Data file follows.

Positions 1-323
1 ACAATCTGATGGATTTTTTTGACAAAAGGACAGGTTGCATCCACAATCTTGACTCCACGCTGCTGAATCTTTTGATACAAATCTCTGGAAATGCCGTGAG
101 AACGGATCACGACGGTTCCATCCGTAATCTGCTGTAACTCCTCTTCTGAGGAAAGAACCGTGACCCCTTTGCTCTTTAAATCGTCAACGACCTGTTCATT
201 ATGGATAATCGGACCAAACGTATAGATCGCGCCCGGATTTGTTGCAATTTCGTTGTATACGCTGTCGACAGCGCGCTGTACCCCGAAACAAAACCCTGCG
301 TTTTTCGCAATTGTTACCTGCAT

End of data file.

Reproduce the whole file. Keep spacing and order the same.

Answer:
Positions 1-323
1 ACAATCTGATGGATTTTTTTGACAAAAGGACAGGTTGCATCCACAATCTTGACTCCACGCTGCTGAATCTTTTGATACAAATCTCTGGAAATGCCGTGAG
101 AACGGATCACGACGGTTCCATCCGTAATCTGCTGTAACTCCTCTTCTGAGGAAAGAACCGTGACCCCTTTGCTCTTTAAATCGTCAACGACCTGTTCATT
201 ATGGATAATCGGACCAAACGTATAGATCGCGCCCGGATTTGTTGCAATTTCGTTGTATACGCTGTCGACAGCGCGCTGTACCCCGAAACAAAACCCTGCG
301 TTTTTCGCAATTGTTACCTGCAT